British security chief says Putin is responsible for nerve agent attack
Britain’s security minister said Thursday that Russian President Vladimir Putin bears ultimate responsibility for the nerve agent attack targeting a former spy in England, also warning that the U.K. would counter Russian “malign activity” with both overt and covert measures.
Ben Wallace said Putin, along with his government, “controls, funds and directs” the military intelligence unit known as the GRU, which Britain believes used Novichok to try to kill ex-Russian spy Sergei Skripal.
Skripal and his daughter Yulia were hospitalized for weeks in critical condition after they were exposed to the Soviet-developed nerve agent in the city of Salisbury on March 4. They are recovering in a secret location for their own protection.
In the nearby town of Amesbury, local woman Dawn Sturgess died and her boyfriend Charlie Rowley was sickened after they came across remnants of the poison in June.
Britain on Wednesday announced charges in absentia against two alleged Russian agents, Alexander Petrov and Ruslan Boshirov — names that are likely aliases. Prime Minister Theresa May said the murder attempt had been approved “at a senior level of the Russian state.”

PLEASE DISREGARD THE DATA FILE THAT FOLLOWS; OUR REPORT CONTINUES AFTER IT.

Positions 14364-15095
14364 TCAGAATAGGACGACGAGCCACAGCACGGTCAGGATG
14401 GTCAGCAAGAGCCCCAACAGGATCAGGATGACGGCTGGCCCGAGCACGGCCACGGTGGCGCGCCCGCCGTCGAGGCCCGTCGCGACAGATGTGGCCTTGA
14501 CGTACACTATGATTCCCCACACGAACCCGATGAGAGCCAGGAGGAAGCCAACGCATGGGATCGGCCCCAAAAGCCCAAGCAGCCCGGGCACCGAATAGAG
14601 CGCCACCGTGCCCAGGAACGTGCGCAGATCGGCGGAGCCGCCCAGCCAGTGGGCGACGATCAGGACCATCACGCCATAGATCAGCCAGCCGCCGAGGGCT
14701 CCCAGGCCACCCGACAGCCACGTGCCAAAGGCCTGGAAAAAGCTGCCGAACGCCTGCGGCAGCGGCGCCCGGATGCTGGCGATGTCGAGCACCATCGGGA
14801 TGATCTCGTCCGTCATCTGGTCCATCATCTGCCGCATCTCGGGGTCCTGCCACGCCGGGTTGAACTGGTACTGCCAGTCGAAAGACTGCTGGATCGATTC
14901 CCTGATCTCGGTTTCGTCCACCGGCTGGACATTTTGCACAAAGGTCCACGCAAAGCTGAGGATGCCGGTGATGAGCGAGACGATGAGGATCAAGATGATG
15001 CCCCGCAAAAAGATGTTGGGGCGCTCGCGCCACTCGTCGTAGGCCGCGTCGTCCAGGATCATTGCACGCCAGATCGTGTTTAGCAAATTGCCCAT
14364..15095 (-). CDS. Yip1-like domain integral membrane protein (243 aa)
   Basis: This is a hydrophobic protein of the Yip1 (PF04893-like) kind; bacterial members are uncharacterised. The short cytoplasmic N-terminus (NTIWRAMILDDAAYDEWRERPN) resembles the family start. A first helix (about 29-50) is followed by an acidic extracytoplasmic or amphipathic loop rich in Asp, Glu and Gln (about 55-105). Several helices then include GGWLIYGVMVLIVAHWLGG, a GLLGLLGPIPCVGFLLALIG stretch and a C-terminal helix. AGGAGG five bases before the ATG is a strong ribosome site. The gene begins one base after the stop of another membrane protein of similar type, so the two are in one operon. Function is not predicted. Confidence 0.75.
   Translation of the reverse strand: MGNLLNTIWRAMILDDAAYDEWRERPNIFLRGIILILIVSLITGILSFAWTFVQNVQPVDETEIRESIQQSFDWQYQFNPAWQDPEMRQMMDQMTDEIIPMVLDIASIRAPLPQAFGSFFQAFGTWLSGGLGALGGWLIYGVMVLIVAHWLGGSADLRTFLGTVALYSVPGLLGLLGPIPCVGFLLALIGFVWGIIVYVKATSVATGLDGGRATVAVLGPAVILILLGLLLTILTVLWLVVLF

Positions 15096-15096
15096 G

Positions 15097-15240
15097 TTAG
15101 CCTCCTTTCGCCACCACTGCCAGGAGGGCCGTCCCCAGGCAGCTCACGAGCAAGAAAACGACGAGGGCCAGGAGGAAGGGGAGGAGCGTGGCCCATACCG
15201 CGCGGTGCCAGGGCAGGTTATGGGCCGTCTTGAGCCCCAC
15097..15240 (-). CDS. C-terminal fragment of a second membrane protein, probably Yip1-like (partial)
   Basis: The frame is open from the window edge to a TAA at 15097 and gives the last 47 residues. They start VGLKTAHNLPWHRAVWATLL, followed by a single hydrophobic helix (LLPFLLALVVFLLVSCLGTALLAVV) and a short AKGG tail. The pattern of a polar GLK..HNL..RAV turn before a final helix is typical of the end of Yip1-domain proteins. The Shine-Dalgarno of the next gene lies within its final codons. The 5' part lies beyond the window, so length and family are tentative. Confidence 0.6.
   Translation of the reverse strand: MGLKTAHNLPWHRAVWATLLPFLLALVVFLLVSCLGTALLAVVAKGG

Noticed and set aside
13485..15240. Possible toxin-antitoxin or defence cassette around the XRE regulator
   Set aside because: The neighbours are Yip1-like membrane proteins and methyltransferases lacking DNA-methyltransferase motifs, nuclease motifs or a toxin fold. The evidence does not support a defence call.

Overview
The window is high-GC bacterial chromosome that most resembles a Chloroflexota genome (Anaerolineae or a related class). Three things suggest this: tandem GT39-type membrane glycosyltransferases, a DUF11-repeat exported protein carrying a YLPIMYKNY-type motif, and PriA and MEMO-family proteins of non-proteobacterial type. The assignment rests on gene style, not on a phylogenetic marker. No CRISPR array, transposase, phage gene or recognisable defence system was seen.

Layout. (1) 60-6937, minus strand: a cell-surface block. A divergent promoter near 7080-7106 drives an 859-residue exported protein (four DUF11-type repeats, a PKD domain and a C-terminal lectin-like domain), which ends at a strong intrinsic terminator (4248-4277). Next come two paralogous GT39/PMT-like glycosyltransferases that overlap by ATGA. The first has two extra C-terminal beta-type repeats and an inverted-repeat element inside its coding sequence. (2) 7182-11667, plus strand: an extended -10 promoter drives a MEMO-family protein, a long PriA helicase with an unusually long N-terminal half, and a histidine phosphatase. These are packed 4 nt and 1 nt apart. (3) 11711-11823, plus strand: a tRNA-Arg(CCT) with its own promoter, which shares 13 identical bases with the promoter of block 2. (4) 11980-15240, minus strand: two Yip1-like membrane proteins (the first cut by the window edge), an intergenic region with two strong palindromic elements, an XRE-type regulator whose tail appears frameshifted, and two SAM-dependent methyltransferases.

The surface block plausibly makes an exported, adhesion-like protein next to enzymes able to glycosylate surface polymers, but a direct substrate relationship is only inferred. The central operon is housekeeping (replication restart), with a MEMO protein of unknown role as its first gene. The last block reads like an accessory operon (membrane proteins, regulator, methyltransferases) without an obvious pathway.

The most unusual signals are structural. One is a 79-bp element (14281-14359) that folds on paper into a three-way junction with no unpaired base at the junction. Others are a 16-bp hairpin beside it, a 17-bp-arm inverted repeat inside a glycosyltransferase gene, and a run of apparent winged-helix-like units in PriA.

Moscow strongly denies involvement in the attack, and Russian officials said they didn’t recognize the suspects.
Britain plans to press its case against Russia at the U.N. Security Council on Thursday.
The Skripals’ poisoning ignited a diplomatic confrontation in which hundreds of envoys were expelled by both Russia and Western nations. But there is limited appetite among Britain’s European allies for further sanctions against Moscow.
Wallace told the BBC that Britain would “push back the Russian malign activity” with “whatever means we have within the law and our capabilities.”
He said Britain would “challenge the Russians in both the overt and the covert space, within the rule of law and in a sophisticated way.”
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